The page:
10,784 reputation
11046
bio website vyznev.net
location Helsinki, Finland
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visits member for 2 years, 8 months
seen 20 hours ago

I'm not really a cryptographer, I just play one on the internet.

Seriously, I'm just a programmer and mathematician interested in puzzles and information security. I don't have any kind of formal crypto training, but I've picked up a few things here and there over the years. Topics I'm particularly interested in include protocol design and analysis, classical ciphers and information-theoretically secure crypto techniques such as one time pads and secret sharing schemes.

Please consider any (original) code I post to Stack Overflow (and other Stack Exchange sites) to be released under CC-Zero unless stated otherwise. You may do whatever you want with it and don't have to credit me in any way, although of course that would be nice.


May
4
comment Is there a secure cryptosystem that can be performed mentally?
@SmitJohnth: If used properly (derive the message key using a secure hash, and/or discard at least the first 768 or so bytes of output, don't encrypt more than about 1GB per message key), RC4 is still considered secure, in the sense of "no known practical attacks." I still wouldn't recommend it for new designs. Hand ciphers are kind of a special case, though: on one hand, one generally doesn't expect as much security from a hand cipher as from a computerized one; on the other, it would be quite hard for anyone to generate as much encrypted material by hand as most of the known attacks need.
May
3
answered Knowing a valid salted hash for an unknown secret, is it possible to compute another valid hash?
May
3
revised Knowing a valid salted hash for an unknown secret, is it possible to compute another valid hash?
texify, paragraph formatting
May
2
awarded  Nice Answer
Apr
30
revised Adversary Two Stages
quote formatting, add ind-cpa tag; needs further copyediting, but clarification from the OP would make that easier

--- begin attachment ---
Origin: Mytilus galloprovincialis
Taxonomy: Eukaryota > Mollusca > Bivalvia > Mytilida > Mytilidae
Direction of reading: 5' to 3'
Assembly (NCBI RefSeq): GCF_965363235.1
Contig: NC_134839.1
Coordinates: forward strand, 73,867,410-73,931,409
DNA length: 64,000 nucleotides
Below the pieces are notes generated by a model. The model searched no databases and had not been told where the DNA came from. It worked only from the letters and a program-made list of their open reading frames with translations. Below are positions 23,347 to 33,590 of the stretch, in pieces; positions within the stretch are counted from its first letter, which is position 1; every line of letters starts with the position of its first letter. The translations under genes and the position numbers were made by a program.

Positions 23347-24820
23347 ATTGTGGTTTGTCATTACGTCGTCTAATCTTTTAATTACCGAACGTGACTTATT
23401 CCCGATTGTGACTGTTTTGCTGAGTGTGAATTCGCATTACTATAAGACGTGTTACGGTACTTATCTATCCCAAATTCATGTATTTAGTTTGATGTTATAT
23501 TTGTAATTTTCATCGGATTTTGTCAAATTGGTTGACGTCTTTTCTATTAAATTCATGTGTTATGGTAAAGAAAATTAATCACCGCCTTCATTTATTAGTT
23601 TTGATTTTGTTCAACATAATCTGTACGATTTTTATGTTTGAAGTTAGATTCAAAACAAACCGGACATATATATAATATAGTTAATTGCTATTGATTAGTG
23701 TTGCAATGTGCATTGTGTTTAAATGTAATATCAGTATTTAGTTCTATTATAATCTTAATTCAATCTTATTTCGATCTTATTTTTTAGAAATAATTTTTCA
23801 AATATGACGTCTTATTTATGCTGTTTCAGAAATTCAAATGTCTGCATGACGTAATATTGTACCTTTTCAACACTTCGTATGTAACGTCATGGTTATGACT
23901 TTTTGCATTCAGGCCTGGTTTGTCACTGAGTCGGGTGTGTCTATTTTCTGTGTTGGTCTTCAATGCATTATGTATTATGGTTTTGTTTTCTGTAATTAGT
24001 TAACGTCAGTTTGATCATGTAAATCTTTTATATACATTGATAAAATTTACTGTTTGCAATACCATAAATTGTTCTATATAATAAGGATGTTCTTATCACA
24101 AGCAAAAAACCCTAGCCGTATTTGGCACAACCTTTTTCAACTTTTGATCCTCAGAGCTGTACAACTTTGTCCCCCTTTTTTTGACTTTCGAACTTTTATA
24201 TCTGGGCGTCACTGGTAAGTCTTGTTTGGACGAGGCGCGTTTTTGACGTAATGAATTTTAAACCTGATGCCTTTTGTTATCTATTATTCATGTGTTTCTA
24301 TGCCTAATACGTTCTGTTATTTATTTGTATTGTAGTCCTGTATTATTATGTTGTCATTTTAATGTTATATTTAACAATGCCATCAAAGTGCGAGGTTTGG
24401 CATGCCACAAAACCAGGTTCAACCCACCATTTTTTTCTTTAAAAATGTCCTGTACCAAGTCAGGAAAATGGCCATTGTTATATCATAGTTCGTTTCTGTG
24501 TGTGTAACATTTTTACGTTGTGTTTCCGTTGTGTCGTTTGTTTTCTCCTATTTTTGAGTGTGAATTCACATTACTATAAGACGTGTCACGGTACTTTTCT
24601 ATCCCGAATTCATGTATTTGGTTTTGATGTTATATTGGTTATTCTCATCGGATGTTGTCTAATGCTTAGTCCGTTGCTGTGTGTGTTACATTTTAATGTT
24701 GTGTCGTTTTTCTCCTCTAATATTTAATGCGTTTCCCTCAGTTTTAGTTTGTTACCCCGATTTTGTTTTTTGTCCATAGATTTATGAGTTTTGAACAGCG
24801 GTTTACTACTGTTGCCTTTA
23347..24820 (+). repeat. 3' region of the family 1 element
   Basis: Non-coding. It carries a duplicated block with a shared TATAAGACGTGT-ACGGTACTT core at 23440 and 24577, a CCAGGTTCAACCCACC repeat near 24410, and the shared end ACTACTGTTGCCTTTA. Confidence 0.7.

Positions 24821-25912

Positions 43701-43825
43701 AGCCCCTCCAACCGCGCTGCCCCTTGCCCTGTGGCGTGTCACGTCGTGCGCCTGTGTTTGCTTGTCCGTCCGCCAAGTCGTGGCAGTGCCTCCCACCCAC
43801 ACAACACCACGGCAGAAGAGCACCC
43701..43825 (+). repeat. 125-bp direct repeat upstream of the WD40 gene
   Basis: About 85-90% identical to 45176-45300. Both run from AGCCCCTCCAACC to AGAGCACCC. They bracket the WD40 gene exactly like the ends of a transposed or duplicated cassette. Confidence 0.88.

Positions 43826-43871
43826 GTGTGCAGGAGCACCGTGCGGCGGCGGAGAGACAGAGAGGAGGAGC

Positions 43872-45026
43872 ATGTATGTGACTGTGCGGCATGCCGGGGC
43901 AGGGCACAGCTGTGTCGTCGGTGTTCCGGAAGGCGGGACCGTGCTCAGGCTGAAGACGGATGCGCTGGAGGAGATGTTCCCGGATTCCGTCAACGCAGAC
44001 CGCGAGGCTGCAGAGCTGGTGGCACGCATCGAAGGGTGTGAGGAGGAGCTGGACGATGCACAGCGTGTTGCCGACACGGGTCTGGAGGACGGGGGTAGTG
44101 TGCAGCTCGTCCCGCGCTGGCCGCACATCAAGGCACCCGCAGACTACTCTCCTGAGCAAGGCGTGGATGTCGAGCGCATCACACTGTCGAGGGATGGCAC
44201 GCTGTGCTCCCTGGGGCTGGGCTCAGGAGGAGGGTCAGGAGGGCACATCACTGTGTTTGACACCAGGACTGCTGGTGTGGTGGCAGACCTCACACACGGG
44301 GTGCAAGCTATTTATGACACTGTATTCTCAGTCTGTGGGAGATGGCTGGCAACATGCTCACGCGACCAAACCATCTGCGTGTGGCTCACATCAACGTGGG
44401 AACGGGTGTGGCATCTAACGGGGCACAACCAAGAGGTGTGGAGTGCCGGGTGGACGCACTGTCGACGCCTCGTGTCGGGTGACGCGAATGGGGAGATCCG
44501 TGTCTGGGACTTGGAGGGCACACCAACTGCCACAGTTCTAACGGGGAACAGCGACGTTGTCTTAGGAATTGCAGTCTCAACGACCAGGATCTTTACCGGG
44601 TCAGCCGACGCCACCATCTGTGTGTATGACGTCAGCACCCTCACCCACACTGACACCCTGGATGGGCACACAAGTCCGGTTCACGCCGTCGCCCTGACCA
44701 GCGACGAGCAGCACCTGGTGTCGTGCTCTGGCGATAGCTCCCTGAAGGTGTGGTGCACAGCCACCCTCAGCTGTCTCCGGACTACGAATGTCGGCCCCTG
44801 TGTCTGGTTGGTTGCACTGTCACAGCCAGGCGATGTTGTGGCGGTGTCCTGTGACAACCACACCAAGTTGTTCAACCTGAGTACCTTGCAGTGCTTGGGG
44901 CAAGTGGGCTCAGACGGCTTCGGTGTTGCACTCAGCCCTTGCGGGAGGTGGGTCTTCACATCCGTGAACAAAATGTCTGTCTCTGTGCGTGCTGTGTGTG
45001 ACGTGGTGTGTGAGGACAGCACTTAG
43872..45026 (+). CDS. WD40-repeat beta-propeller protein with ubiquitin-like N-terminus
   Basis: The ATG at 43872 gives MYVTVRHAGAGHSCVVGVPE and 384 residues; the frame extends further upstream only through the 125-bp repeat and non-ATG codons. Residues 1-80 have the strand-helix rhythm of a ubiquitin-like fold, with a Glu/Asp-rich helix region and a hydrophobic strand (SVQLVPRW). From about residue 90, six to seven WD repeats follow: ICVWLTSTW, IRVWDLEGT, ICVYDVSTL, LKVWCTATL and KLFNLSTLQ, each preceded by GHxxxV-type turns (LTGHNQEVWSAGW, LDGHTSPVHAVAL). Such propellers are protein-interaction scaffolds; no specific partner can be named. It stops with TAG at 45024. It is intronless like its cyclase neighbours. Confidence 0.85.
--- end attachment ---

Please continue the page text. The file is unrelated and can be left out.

Apr
30
answered Adversary Two Stages
Apr
30
comment Adversary Two Stages
Could you please provide a bit more context to your question? In particular, where did you see this paragraph, and what security property is it supposed to define? I can make some guesses based on what you wrote, but it would be nice to be able to tell for sure.
Apr
30
comment Why does key generation take an input $1^k$, and how do I represent it in practice?
Related: What does the expression $1^n$ mean as a function argument?
Apr
29
comment Secure order preserving hash function
@curious: Full semantic security with OPE is impossible anyway, and, technically, being able to efficiently recover plaintexts using an encryption oracle doesn't break the alternative security definition suggested by Boldyreva et al. It still makes the system rather useless in situations where such oracle access is possible.
Apr
29
comment Secure order preserving hash function
@curious: Yes. As the paper you linked to notes at the end of section 1, order-preserving encryption is useless if the attacker has access to an encryption oracle.
Apr
29
comment Secure order preserving hash function
@curious: If I can choose a string and ask you for its hash, then the attacks still works. Even if I can only ask whether the hash of my string is less than the hash of your string, that's still enough information for this attack.
Apr
29
revised Secure order preserving hash function
edited tags
Apr
29
answered Secure order preserving hash function
Apr
29
answered what is the difference between Scrypt and PBKDF2
Apr
29
comment Counter Mode: static IV but different keys
...or maybe Does AES-CTR require an IV for any purpose other than distinguishing identical inputs?
Apr
27
awarded  Necromancer
Apr
27
comment Attacking historical ciphers methodology
The Hill cipher isn't exactly unbreakable either. (Mind you, that question concerns a known-plaintext attack, but you could always do crib-dragging. Actually, it might be possible to use frequency analysis and linear algebra for a direct ciphertext-only attack... need to think about that a bit more.)
Apr
27
answered implementing long term archive encryption
Mar
30
comment Using encryption schemes for identification
I think you need to define your attack scenario a bit more precisely. In particular, can the attacker impersonate B to A? If so, they can carry out a straightforward MITM attack by just using the real B as an oracle. If not, why do you even need an authentication protocol?
Mar
22
comment What is the difference between a hash and a permutation?
@Nik: While there are various definitions of what constitutes a hash function, I don't think your example would qualify under most of them. Certainly it's not a hash function in the sense we usually use in cryptography. Still, you do have a point: if we restrict our hash to a set of inputs equal to its set of possible outputs, the thus restricted function could be a permutation. Most cryptographic hashes still won't be, though.